According to a note at the end of the autograph score, Joseph Schuster (1748-1812) completed his Stabat mater on March 7, 1782; the first performance probably took place at the Dresden Hofkirche on the Feast of the Seven Dolours on the Friday before Passion Sunday, which in that year fell on March 22. Thus this work was composed in a time when Saxony and also the Dresden court chapel had more or less recovered from the hardships of the Seven Years‘ War and the sacred music at court was just entering one of its heydays. Schuster and his contemporary Franz Seydelmann (1748-1806), both sons of singers in the court chapel, in 1765 had been sent to Italy for their further education together with the young church composer Johann Gottlieb Naumann (1741-1801). After their return in 1768 they both received appointments as church composers (on May 1, 1772), just like Naumann and Johann Georg Schürer (ca. 1720-1786) before them. Apart from the weekly rotating direction of the church music they had to conduct, from the harpsichord, the opera performances at the Kleines Kurfürstliches Theater; in addition, every few years they were given the opportunity to offer their new church compositions to the court for sale and thus to augment their rather low basic salary. In the following decades in matters of status and salary Schuster and Seydelmann on principle were treated as equals by the court, even when Naumann (kapellmeister since 1776) in 1786 was offered life employment at Dresden with particularly favorable conditions and from then on was responsible for the church music only on high feast days. Schuster and Seydelmann were made kapellmeisters in the following year. Naumann and Schuster, however, were granted frequent leaves of absence so they could follow invitations from other courts or spend time in Italy at their own expense in order to compose operas, whereas Seydelmann year by year without interruption fulfilled his duties at church and opera house.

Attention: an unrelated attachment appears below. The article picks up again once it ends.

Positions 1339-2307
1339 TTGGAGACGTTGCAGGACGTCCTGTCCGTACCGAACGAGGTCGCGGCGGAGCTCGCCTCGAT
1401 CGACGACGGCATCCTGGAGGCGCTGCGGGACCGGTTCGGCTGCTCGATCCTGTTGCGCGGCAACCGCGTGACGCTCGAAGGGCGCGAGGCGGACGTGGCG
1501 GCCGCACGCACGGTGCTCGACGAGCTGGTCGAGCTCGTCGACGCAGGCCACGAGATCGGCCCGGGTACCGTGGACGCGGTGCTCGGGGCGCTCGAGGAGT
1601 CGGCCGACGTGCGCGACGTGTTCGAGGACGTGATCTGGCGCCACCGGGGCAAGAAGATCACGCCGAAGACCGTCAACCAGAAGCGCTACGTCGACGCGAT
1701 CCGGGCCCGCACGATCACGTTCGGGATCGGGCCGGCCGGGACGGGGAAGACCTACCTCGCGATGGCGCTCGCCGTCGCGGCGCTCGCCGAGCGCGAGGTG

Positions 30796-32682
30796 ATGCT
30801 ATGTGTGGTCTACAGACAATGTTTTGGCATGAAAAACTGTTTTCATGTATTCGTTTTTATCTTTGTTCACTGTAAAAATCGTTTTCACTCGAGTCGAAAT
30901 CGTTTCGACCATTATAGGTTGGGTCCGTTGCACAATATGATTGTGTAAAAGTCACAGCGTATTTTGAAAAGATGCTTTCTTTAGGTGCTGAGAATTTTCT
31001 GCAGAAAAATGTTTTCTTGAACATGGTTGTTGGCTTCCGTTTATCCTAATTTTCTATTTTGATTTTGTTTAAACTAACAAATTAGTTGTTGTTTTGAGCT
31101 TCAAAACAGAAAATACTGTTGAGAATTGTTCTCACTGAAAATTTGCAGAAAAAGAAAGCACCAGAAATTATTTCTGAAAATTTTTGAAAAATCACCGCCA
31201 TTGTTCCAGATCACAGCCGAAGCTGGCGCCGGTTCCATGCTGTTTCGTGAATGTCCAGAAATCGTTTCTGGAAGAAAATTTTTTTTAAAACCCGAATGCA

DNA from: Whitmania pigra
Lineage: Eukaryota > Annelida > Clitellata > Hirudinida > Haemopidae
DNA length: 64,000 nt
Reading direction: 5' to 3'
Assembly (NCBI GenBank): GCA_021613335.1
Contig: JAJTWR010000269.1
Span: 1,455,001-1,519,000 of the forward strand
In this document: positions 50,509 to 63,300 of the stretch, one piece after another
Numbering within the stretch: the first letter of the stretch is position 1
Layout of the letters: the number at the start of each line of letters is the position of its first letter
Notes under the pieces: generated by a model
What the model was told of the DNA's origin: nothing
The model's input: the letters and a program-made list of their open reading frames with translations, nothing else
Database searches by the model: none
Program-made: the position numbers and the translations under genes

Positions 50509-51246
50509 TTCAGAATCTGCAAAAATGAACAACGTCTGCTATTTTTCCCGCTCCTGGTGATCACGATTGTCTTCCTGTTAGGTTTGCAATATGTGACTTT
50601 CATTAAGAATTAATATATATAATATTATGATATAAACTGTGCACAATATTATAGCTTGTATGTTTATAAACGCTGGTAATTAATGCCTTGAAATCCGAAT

The Stabat mater was performed at the Dresden Hofkirche within the framework of the Miserere prayers during Lent. Such prayers on Fridays during Lent have been recorded for the Dresden Hofkirche as early as 1710, and for the next 200 years their conduct remained unchanged: At the beginning the sanctissimum was revealed and the penitential psalm Miserere (psalm 50 according to the Vulgata numbering) was sung to figural music, then the Lent sermon followed, during which the sanctissimum was covered by a sacramental cloth. This was followed by another chant usually not specified in the sources, by the priest‘s versicle and oration, the hymn Pange lingua, the sacramental blessing and finally the hymn O Lamm Gottes unschuldig. From 1730, these Miserere prayers during Lent were celebrated daily with the exception of Saturdays, Sundays and holidays; Lent sermons with music, however, were given only on Fridays and on Sundays after vespers. Concerted music for the Stabat mater in place of chant after the Lent sermon is documented for the first time in such a prayer service on the Friday before Passion Sunday of the year 1735. Thus there is only a loose connection between the introduction of the medieval hymn (which goes back to a Franciscan tradition) into the liturgy of the Dresden Hofkirche and the well-known decree of Pope Benedict XIII of 1727. The pope had extended the formerly regionally restricted Feast of the Seven Dolours to the entire church, and the Stabat mater received its proper place in the liturgical books as a sequence in mass and a hymn during hours. For Dresden, however, one rather has to assume a connection with the older tradition of using this hymn during prayer services, which was still alive in Italy and at the Viennese Imperial court. The Electress of Saxony and Queen of Poland Maria Josepha (1699-1757) as a member of the Habsburg family was familiar with custom at the Viennese court from her own experience. It is thus plausible that at Dresden the Stabat mater was introduced into the Miserere prayers on Friday before Passion Sunday on her initiative as well. The two Stabat mater settings by Giovanni Alberto Ristori (1692-1753) are probably the first compositions of this text by a musician employed at the Dresden court; unfortunately they were lost in World War II, and it is unclear whether or how long after the composer‘s death they remained in the repertoire. There are no settings of this hymn by Zelenka, Hasse, Breunich or Schürer, and thus it is possible that Schuster‘s composition of 1782 marks altogether a new beginning of Stabat mater performances at Dresden after the Seven Years‘ War. This work sets the extensive text in only three parts, which corresponds perfectly with the demands of its position within the Miserere prayers. In the two framing movements the strings together with the organ and sustained chords in the winds create a sound pattern over which five soloists alternate with woodwinds that are at times treated solistically. Only later the choir enters with a simply chordal setting. The middle section is dominated by a melodious three-part string setting with the upper violin parts occasionally doubled by the flutes and bassoons in the octave and the latter sometimes taking the lead alternating with the strings. A strong effect is reached when the last segment of the introductory ritornello suddenly breaks off at the end and after a general pause the music of the first part is taken up again. Even more characteristic for the particular style of the Dresden Hofkirche are the restrained endings of the third and the last parts, which in the extremely resonant church sound particularly enchanting.